Apple is reportedly looking at using a mini-LED display for its upcoming iPad tablets. This technology shrinks the size of the individual LED backlights and results in better contrast, better brightness, and better black levels. MacRumors today was able to get its hands on a note to clients written by TF International analyst Ming-Chi Kuo, the man with a crystal ball when it comes to Apple. According to Kuo, Apple is developing six products that will employ mini-LED technology and all six will be released in 2020-2021.
iPad Pro, a 10.2-inch iPad, and a 7.9-inch iPad mini. The only one of these three tablets that Kuo gives any kind of release date for is the iPad mini which he says will be launched sometime this year. Interestingly, the analyst notes that the coronavirus will not slow down Apple's research and development of mini-LED technology.Three of Apple's six mini-LED products are Macs and the other three are iPads including a 12.9-inch
Mini-LED screens will be used as a transition technology before the introduction of micro-LED displays
In the note, Kuo tells clients, "The product research and development for mini-LED remain unaffected by the COVID-19. The visibility for commercialization has even exceeded the expectations in our previous report. The trend for Apple’s development and promotion of mini-LED are more identifiable in five years. We predict that Apple is currently developing six mini-LED-support products (vs. the previous report of only two products), including a 12.9-inch iPad Pro, a 27-inch iMac Pro in 4Q20, a 14.1-inch MacBook Pro (upgraded from 13.3-inch), a 16-inch MacBook Pro, a 10.2-inch iPad, and a 7.9-inch iPad mini in 2020).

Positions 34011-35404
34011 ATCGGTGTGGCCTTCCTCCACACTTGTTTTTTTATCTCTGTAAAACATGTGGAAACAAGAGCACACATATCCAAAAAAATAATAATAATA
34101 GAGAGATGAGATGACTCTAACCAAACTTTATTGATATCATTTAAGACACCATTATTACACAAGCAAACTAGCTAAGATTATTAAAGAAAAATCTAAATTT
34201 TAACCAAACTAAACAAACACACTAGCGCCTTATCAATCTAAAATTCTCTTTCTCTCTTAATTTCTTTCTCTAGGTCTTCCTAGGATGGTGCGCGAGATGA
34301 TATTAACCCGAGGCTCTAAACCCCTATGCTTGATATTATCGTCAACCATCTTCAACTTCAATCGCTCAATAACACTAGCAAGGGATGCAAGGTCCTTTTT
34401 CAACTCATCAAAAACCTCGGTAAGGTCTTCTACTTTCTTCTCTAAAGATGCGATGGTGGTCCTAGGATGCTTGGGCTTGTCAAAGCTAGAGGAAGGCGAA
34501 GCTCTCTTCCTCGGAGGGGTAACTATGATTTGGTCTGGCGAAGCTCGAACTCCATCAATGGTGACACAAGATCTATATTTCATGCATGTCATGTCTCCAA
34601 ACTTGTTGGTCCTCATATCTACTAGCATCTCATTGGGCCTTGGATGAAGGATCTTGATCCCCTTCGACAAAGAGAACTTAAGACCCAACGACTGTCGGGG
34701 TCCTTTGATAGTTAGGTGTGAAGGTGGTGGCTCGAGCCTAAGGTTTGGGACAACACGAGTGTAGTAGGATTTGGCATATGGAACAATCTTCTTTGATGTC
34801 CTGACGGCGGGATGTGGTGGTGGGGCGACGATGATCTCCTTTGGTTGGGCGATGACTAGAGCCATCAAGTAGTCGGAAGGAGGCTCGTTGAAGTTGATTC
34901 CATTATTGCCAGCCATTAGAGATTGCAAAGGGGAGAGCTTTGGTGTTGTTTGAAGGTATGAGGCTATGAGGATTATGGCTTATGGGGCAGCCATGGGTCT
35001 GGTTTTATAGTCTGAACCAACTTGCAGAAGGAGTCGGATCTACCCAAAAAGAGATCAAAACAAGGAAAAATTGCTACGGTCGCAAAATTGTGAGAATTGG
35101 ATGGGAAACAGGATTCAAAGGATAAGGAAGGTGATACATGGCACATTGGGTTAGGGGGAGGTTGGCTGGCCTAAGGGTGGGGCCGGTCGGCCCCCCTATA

Apple is supposedly about to unveil two new iPad Pro models (11-inch and 12.9-inch) at the end of this month. Both of those models apparently won't sport the mini-LED displays but
will feature the camera module used on the iPhone 11 Pro and iPhone 11 Pro Max with the addition of a Time of Flight (ToF) sensor. That means you should expect these slates to sport a 12MP Wide camera, a 12MP Ultra-wide camera, and a 12MP telephoto camera. The ToF sensor measures the time it takes for an infrared light to bounce off of a subject and return to the tablet. Armed with that information, more accurate depth information can be created which supports improved AR capabilities and more.
Apple could have gone with OLED instead of mini-LED for the three aforementioned 2020-2021 iPad models. However, mini-LED screens have much of the same advantages offered by OLED screens including a wide color gamut, but without the risk of screen burn-in. Mini-LED is a transitional technology with micro-LED to come afterward. The latter is not ready for prime-time technology-wise. Last year, there was talk of Apple using micro-LED on future iPhone models. Similar to OLED panels, no backlight is required. That means that the color black is created by turning off individual pixels, the same way black is created on OLED displays. Pixels that are turned off do not draw on a device's battery. And that means that using dark mode on micro-LED equipped devices can save battery life.
The company has been working on micro-LED capabilities for a few years now. Back in 2018, Apple reportedly starting working on these displays at a secret manufacturing facility in California near company headquarters where 300 engineers were designing and developing these displays. The most recent projection is that we won't see micro-LED displays on a smartphone until 2023 at the earliest. Before that happens, mini-LED displays will be used on some of Apple's devices including the iPad; that is, if one of the most accurate Apple analysts is right again.